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Tips for Building Recession-Proof Businesses

It’s no secret that we’re already in, or quickly heading towards, a recession. While there is much debate over how severe the impact will be, one thing is clear: we must build recession-proof businesses if we hope to weather the storm.

As business owners, it’s common to let certain considerations fall into the background when things get busy. But now, it’s time to ensure you have enough money in the bank when the proverbial (and literal, in the UK) rainy days arrive.

The following tactics are not a complete guide to building a recession-proof business, but they will allow you to make a good start. Let’s begin.

1. Evaluate monthly costs

The most important aspect of recession-proofing your business is having the knowledge and data that empowers you to make those important decisions before the recession is fully in motion. Whether those decisions are changes in staff, services, or seeking finance.

Even if you already have a handle on your expenses, evaluating operational costs on a regular basis allows you to:

  • cut down unnecessary costs which can be used to build up a cash reserve

  • observe how ‘healthy’ your books look, to spot issues before they escalate

  • anticipate required changes, in advance, giving you and your team time to adapt in a controlled and strategic manner

2. Optimise your cashflow

For recession proofing, it is of utmost importance to optimise and safeguard cashflow as early as possible. There will always be cash flowing out. But ensuring what is meant to flow in, goes in, is crucial.

Many of us are in this storm together. So, take time to remind and re-establish just how important your customers are to you, and make your services and products indispensable.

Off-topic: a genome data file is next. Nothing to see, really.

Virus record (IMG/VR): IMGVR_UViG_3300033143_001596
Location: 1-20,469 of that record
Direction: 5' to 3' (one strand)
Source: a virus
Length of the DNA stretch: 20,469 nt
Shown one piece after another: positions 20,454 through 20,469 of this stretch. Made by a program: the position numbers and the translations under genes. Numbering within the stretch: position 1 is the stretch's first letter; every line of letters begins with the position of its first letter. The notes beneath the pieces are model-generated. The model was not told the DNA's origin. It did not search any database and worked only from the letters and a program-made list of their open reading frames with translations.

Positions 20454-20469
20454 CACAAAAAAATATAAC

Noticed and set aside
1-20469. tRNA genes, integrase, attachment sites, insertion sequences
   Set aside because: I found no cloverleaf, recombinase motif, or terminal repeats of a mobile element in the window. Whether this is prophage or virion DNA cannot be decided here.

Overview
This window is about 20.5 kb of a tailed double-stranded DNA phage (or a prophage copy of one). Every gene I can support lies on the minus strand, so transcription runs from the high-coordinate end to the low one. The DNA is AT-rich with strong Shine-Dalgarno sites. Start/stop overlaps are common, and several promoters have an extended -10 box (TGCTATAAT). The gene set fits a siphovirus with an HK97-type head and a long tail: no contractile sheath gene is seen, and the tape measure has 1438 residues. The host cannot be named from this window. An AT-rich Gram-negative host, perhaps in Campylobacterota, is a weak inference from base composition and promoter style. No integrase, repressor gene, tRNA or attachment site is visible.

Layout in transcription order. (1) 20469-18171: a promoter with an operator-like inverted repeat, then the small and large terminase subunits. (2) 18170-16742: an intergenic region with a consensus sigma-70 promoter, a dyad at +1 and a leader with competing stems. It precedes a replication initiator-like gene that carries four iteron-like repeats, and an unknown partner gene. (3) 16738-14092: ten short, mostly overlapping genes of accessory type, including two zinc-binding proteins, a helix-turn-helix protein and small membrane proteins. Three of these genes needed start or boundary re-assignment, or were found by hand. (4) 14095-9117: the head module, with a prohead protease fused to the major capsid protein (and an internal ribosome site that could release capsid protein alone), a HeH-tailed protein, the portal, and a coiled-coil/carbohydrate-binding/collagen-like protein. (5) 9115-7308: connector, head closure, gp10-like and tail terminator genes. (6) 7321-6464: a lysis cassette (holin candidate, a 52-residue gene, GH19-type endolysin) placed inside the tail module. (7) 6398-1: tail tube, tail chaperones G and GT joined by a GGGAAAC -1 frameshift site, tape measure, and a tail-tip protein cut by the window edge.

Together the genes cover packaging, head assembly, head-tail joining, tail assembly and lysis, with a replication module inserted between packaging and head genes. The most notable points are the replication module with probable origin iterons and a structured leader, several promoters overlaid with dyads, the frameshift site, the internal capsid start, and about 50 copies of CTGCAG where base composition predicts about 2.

You want to be one of the first invoices on the pile and the first bill paid wherever possible. Incentives for customers to pay early is also an option to reduce the Days Sales Outstanding.

If you have a specific group of customers who carry your business every month, it’s also crucial to evaluate their paying habits. Insurance against customers who default may be a worthy avenue to explore. Diversifying revenue streams also creates a buffer to being dependent on one set of clients, but the extent to which this is possible depends on your business.

3. Harness finance options before you need them

When we are talking about personal finance, we are told to take as few loans as possible for fear of debt. But when it comes to business, this could not be more false.

Cashflow resilience and the flexibility to adapt to a changing economic climate are greatly improved by business finance options. The key is to harness them before your books become uncreditworthy.

Finance is not a last resort but a smart and strategic choice for recession-proofing your business. Type of finance include, but are not limited to:

  • Invoice finance: releases cash stuck in unpaid invoices to stabilise cashflow

  • Trade finance: pays your suppliers so you can fulfil orders both large and small, protecting your creditworthiness as you can pay early or on time

  • Asset finance: releases from, or provides cash for, current assets such as vehicles and machinery

  • Currency exchange: allows your business to expand overseas without suffering from turbulent currency exchange rates

4. Build trusted partnerships

The time to determine the weak points in your supply chain and support network is ideally not mid-recession, it’s now. Discuss and re-negotiate terms of your partnership where possible.

Whilst many businesses are in the same boat in tough times like these, not everyone acts with the same integrity and values. Finding suppliers and customers who align with your ethos provides a head start when it comes to recession-proofing your business. Focus on forming partnerships where you value each other’s services and maintain open communication, as standard.

Join the discussion

How are you recession-proofing your business right now? Join us on LinkedIn to discuss further.


Need some help recession-proofing your business? Contact us today for a free, no-obligation consultation to identify your business finance options.

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